Hopefully your Thanksgiving dinner is less weird than this

Get your turkey on! Few holidays embrace gluttony and laziness like America’s premier competitive eating contest that is Thanksgiving. Most of us end up watching old movies, playing board games, or simply tying one on while we witness yet another set of NFL games meant to hypnotize us with promises of Black Friday sales and family bonding. ToM wants you to enjoy your turkey, cranberry sauce, and Uncle Dan’s homemade brew while considering the plight of Detroit families of the 1980s like Mr. Mom’s Jack and Caroline Butler; or maybe Thanksgiving with the family just reminds you of being trapped in the middle of the Spanish Civil War with a cowed mother and a sadistic stepfather. In that … [Read more...]

Is White the Only Color in Upstream Color?

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Maybe the title of Upstream Color primed me to be thinking about race from the film’s start, or maybe, given the non-white characters in the first scene, it was the fact that people of color are under-represented in films and are, when present, often accompanied by a race-related message. The movie opens with three non-white teens and a non-white guy who is later revealed to be some sort of confidence man. The non-white teens are involved in the production side of a sci-fi drug business, and they’re getting high on the product on the side. The confidence man uses the drug to infiltrate the life of a middle-class white woman and steal her money. Pretty much the rest of the movie is about … [Read more...]

When the Netflix Bingestrution Model Goes Wrong, or Why did Everyone Stop Talking about Orange is the New Black

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When Orange is the New Black first became available on Netflix, one could almost feel the wave of deserved critical praise that washed over podcasts for months afterward. It was like riding the Tidal Wave roller coaster at Six Flags Great America--exhilarating, breathtaking, and then, over.   Most critics felt obliged, rightly so, to only address the first couple episodes lest they ruin anything for those of us struggling to play catch up. “Orange burns with the kind of laughter that usually only comes after tears; it's audacious, shocking, intimate, and intense,” applauded Grantland’s TV critic Andy Greenwald. Normally a curmudgeon on the topic of the Netflix bingestrution model, … [Read more...]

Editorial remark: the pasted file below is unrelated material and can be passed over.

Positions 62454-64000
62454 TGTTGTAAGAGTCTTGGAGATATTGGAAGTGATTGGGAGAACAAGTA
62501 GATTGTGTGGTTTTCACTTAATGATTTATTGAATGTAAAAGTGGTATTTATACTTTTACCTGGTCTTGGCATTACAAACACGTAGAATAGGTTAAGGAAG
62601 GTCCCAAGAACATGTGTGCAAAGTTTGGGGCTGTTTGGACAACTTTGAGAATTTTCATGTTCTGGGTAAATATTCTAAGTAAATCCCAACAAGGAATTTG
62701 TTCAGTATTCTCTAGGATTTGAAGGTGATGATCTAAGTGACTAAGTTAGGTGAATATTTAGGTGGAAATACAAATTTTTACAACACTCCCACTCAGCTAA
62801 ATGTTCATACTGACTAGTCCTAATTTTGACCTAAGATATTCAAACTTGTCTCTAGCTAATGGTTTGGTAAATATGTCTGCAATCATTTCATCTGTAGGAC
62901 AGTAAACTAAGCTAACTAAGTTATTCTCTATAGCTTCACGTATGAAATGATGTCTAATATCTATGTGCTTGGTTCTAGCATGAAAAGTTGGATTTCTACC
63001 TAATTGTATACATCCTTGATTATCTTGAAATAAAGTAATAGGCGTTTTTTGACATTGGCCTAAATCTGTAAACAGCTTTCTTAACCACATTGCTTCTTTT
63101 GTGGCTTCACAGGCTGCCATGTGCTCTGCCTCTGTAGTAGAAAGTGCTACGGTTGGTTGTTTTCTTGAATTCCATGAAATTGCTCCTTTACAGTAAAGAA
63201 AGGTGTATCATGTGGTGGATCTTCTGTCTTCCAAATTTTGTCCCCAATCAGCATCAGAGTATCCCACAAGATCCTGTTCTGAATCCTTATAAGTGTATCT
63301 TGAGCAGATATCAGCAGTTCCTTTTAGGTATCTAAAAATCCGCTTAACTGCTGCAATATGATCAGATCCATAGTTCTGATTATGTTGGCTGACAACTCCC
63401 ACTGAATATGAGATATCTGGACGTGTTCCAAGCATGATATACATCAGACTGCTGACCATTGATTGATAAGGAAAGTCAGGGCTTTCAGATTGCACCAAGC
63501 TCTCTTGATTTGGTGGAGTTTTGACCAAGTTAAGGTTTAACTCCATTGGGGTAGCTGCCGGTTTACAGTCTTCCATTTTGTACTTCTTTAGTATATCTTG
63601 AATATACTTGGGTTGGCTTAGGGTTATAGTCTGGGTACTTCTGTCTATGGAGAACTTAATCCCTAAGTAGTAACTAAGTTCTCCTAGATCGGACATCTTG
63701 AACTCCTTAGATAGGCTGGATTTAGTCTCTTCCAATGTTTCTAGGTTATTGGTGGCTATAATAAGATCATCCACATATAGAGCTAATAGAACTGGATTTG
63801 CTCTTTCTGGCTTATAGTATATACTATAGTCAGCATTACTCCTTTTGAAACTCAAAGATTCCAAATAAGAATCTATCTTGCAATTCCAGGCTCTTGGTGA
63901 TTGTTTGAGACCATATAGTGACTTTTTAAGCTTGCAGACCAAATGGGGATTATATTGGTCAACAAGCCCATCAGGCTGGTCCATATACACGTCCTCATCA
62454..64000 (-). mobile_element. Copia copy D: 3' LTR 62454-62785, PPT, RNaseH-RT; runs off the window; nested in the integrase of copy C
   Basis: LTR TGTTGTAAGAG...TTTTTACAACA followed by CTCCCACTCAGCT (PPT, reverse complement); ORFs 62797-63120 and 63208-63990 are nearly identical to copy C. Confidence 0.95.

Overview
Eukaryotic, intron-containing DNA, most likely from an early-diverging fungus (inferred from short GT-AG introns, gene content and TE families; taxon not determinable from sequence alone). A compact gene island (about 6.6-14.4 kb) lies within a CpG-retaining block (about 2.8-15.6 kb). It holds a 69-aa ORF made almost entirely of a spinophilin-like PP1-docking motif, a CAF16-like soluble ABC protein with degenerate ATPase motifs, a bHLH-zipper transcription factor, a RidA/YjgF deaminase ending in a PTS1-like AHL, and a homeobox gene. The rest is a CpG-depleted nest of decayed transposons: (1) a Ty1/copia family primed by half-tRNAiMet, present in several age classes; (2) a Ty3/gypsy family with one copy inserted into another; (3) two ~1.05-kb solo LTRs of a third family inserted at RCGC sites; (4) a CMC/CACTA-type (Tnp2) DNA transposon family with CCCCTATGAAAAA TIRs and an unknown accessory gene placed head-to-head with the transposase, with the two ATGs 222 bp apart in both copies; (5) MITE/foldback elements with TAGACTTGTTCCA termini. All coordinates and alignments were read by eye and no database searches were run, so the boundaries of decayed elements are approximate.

Reading Racecraft in Atlanta

asiatic folk

There’s a joke that everyone in New York who’s reading a book in public is just doing it to be seen reading that book.  This is not true in Atlanta, though, because no one here reads.  Part of it may be down to the dearth of public transportation; reading while driving is not an option, unless you want to put your life at even greater risk than you already have by the mere fact of getting behind the wheel in this city (and, of course, there is the matter of texting, as Werner Herzog reminded us). If Atlantans do read, it must be in secret, and most likely the Bible. But I have occasionally cracked a book in a bar in Atlanta, typically when I'm alone in the city and footloose, in the hope … [Read more...]

Freebasing the South’s Empire City with Carly Jepsen and Killer Mike

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Atlanta is a city once called Terminus—a name that rivals only Nitro, WV for unalloyed industrial-metal awesomeness in these United States.  But the city was restless, and full of shit.  It changed its name to Atlanta, even though, as even my brain-damaged little brother once noticed, it’s nowhere near the fucking ocean.  “Which way to the ocean, brah?” he asked.  I pointed east, from Cincinnati.  “Which way to Atlanta?” Yes, Atlanta could have been Terminus, but it turned out to be Goodie Mob minus Cee Lo at best, Raven Symone’s overappreciated fourth album at worst.  Like the city itself, I was restless and shit-stuffed when I touched down. “I threw a wish in the well/Don't ask me, … [Read more...]